Any publication that gains a position of leadership does so primarily because of its editorial integrity. Trade publications face a unique challenge in this regard, since a portion of their revenue comes from advertising. In cases in which the circulation is “controlled”—that is, free to qualified readers—all the revenue comes from advertisers.
With subscription magazines like JCK, readers pay to receive the publication. Either way, success hinges on serving the needs of the reader. Inevitably, there will be times when commercial pressures may come into conflict with that primary mission.
Over the years, JCK has achieved its deserved quality reputation because it serves the needs and interests of its readers. As a result, JCK has maintained lasting credibility within the jewelry industry.
That commitment to credibility, and the loyal readership that it brings, is a key reason that JCK is such an effective advertising vehicle for suppliers in the trade. Advertisers choose to promote their products in the pages of JCK for a variety of reasons. Some manufacturers realize that trade branding in a market in which consumer brands are few and far between is essential to establishing an image and reputation with the magazine’s readers. Trade branding is also practiced by consumer marketers. Selling the seller is just as important as selling the consumer.
From time to time, some advertisers will try to influence the editorial policy of the magazine by subtle or overt threats of discontinuing advertising if an editorial comment or a position taken by the magazine is not to their liking. That very situation arose recently when a JCK editor was criticized for reporting, accurately, comments that some manufacturers found unflattering. We may have ruffled some feathers, but the editors stand by the report. To do otherwise would be to compromise the magazine’s editorial integrity.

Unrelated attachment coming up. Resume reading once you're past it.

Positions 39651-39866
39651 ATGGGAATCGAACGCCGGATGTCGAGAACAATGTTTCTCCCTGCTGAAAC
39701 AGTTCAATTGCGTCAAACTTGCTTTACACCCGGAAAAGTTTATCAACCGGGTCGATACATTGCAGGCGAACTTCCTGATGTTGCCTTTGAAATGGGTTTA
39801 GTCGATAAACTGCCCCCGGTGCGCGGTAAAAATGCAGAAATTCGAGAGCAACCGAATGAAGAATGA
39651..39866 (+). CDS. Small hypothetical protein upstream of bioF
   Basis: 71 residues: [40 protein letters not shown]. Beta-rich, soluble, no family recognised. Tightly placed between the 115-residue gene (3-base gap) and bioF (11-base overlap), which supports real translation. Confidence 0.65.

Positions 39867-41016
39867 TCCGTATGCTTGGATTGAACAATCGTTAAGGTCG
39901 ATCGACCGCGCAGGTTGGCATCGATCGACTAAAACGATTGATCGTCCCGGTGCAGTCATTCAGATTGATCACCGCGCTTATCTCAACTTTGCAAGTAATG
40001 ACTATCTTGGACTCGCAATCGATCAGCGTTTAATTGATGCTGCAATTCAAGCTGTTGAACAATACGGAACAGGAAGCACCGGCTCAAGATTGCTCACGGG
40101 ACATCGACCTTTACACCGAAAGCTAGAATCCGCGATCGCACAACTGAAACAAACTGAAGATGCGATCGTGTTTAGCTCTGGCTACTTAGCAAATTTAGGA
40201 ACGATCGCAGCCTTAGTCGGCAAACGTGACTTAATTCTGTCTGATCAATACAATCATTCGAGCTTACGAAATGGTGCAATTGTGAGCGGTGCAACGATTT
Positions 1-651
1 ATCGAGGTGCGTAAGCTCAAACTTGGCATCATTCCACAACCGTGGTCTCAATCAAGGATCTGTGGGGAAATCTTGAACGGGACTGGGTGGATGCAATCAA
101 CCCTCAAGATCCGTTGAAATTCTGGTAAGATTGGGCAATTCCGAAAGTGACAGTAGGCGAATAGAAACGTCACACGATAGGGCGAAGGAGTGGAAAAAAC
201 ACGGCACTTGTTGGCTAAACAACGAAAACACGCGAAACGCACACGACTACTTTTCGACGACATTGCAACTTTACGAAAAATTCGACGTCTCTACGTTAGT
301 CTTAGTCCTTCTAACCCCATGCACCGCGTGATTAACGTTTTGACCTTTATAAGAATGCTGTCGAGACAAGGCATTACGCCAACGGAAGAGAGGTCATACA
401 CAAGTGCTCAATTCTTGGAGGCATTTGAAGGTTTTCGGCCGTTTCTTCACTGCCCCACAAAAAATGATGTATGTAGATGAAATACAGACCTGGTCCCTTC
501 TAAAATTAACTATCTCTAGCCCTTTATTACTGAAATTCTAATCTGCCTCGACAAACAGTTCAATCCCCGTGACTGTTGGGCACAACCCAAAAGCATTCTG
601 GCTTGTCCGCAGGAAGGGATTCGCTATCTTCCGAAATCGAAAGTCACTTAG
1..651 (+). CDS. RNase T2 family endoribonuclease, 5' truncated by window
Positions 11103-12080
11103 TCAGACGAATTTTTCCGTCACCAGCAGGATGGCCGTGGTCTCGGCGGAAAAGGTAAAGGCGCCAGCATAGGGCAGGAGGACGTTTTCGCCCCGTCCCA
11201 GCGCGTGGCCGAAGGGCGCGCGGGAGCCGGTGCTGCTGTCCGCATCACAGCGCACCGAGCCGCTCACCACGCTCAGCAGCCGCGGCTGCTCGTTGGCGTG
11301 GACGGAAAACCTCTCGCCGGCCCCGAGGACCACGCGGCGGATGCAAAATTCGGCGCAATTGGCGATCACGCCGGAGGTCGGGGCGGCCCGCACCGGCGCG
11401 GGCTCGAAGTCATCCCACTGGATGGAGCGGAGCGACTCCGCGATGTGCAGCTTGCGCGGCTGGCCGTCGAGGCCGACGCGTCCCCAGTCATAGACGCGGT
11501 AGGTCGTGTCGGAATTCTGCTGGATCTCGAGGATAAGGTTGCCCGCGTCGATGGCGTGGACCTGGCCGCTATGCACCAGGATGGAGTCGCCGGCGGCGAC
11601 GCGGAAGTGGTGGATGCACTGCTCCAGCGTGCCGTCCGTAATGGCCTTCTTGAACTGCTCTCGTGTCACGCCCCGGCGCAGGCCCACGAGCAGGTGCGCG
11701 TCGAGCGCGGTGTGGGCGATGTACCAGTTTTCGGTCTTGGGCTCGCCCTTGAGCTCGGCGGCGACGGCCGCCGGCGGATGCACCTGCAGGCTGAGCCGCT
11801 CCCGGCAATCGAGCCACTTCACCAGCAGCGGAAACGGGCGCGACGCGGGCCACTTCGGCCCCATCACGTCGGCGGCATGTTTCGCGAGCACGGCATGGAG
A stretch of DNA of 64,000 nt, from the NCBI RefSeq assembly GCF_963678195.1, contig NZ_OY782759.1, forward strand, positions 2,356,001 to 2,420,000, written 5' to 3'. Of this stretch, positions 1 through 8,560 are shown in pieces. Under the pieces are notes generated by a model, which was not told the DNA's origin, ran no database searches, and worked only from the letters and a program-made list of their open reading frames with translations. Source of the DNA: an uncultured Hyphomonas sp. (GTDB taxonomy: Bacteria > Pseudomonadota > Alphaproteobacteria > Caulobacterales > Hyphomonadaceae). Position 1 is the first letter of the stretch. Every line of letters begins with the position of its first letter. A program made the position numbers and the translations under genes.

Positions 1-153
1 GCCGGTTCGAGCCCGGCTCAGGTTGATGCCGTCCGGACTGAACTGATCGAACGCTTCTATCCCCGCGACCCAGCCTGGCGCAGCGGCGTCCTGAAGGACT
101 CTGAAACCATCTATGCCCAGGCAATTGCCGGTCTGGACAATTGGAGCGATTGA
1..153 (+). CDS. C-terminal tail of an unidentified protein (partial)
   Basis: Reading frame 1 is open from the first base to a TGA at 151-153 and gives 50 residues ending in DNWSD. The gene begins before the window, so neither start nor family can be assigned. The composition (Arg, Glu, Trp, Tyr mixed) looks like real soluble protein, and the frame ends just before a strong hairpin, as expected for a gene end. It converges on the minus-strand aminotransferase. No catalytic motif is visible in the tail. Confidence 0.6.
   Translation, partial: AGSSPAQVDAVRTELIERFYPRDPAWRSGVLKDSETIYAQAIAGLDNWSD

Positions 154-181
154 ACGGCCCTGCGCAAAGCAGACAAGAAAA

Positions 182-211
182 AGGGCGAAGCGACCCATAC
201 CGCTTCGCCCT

Trade publications as well as mainstream consumer journals have been increasingly subject to “politically correct” language and positions. In too many instances, calling them as you see them is no longer acceptable. Even in a society in which truth has become an increasingly malleable commodity, JCK’s editors remain committed to reporting the facts of the stories they cover.
Rushworth Kidder, who spoke on the topic of ethics at the recent Gemological Institute of America Symposium, quoted Lord Molten’s definition of ethics as “obedience to the unenforceable.” Kidder suggested that “as ethics decline, law steps in to require obedience to the enforceable.” Our Founding Fathers addressed the issue of freedom of the press in the First Amendment to the Constitution. What they may not have envisioned is the current-day efforts of those who wish to manipulate the news to serve their parochial interests.
JCK’s longstanding reputation for editorial quality and integrity remains the cornerstone of the magazine’s mission to be the best information-provider in the jewelry industry. The editors will continue to provide accurate, truthful, and balanced reporting on events affecting the industry, regardless of whether someone advertises or not. JCK is written first and foremost for the benefit of the readers, not as a public relations vehicle for manufacturers.